Abstract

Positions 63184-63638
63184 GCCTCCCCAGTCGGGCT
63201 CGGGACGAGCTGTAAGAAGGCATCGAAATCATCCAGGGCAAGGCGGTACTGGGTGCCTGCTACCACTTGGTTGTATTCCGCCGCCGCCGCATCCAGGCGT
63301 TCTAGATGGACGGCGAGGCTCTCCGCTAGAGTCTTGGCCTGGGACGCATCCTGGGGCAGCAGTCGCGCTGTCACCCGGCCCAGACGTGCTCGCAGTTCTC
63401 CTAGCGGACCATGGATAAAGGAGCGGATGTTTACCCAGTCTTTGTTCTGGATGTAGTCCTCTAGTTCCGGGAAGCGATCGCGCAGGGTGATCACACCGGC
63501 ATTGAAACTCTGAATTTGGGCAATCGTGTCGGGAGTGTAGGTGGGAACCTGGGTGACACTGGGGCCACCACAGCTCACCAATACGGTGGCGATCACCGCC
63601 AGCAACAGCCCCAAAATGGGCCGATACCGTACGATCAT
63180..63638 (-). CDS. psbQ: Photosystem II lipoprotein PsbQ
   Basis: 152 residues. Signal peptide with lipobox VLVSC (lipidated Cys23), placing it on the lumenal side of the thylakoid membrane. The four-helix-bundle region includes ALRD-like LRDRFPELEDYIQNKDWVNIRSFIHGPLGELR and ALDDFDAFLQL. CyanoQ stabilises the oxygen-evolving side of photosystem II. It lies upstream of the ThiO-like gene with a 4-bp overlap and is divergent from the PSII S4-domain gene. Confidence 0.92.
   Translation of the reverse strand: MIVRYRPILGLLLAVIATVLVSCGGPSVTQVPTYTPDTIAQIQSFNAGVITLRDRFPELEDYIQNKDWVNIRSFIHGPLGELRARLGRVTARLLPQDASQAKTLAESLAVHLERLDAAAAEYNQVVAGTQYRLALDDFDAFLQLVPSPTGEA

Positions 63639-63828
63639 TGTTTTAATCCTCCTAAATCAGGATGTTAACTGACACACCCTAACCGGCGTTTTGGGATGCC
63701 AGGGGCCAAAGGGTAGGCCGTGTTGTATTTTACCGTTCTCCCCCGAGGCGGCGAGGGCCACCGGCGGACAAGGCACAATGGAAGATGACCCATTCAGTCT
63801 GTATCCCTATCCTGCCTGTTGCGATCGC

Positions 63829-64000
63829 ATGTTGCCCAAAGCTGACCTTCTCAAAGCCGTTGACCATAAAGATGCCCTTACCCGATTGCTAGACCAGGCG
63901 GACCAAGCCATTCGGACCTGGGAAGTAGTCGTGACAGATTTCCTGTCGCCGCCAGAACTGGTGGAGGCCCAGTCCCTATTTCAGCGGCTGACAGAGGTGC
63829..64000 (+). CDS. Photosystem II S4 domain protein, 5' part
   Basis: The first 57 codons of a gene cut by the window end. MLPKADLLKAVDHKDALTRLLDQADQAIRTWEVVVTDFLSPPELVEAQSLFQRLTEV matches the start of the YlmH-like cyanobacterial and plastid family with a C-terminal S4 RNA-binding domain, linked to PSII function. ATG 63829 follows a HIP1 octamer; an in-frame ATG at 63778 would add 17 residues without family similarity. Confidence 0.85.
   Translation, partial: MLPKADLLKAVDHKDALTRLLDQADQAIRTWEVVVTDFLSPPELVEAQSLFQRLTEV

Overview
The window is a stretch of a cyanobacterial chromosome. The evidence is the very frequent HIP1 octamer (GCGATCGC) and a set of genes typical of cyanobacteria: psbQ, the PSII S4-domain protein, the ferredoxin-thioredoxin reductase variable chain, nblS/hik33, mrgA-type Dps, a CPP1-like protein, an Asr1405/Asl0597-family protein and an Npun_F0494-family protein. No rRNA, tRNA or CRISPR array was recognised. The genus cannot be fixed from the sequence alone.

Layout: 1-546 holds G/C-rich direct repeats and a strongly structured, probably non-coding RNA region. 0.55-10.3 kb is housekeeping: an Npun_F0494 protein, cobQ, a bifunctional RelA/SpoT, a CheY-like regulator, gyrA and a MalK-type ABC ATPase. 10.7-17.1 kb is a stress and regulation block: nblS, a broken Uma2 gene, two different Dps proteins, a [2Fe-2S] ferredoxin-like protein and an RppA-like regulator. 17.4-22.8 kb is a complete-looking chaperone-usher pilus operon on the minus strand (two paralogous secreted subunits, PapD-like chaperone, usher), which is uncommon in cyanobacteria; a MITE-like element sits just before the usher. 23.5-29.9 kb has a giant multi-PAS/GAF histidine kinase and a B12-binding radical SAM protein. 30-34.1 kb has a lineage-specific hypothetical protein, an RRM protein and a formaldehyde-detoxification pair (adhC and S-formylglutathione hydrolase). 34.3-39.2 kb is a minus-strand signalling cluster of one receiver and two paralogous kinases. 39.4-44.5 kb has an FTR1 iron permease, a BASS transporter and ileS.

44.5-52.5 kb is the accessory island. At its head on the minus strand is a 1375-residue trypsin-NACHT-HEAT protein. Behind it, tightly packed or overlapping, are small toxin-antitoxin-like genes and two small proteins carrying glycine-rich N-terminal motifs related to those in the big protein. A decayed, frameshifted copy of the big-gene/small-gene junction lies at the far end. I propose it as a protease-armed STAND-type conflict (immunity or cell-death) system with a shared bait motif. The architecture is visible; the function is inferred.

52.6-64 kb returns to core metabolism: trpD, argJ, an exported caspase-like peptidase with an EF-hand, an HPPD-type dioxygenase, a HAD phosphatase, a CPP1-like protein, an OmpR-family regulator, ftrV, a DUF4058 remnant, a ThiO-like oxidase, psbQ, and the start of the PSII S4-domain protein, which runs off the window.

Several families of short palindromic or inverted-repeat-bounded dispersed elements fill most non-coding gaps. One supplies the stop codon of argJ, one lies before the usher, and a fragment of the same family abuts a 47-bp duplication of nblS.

Reverse engineering (RE) is the only foolproof method of establishing trust and assurance in hardware. This is especially important in today's climate, where new threats are arising daily. A Printed Circuit Board (PCB) serves at the heart of virtually all electronic systems and, for that reason, a precious target amongst attackers. Therefore, it is increasingly necessary to validate and verify these hardware boards both accurately and efficiently. When discussing PCBs, the current state-of-the-art is non-destructive RE through X-ray Computed Tomography (CT); however, it remains a predominantly manual process. Our work in this paper aims at paving the way for future developments in the automation of PCB RE by presenting automatic detection of vias, a key component to every PCB design. We provide a via detection framework that utilizes the Hough circle transform for the initial detection, and is followed by an iterative false removal process developed specifically for detecting vias. We discuss the challenges of detecting vias, our proposed solution, and lastly, evaluate our methodology not only from an accuracy perspective but the insights gained through iteratively removing false-positive circles as well. We also compare our proposed methodology to an off-the-shelf implementation with minimal adjustments of Mask R-CNN; a fast object detection algorithm that, although is not optimized for our application, is a reasonable deep learning model to measure our work against. The Mask R-CNN we utilize is a network pretrained on MS COCO followed by fine tuning/training on prepared PCB via images. Finally, we evaluate our results on two datasets, one PCB designed in house and another commercial PCB, and achieve peak results of 0.886, 0.936, 0.973, for intersection over union (IoU), Dice Coefficient, and Structural Similarity Index. These results vastly outperform our tuned implementation of Mask R-CNN.

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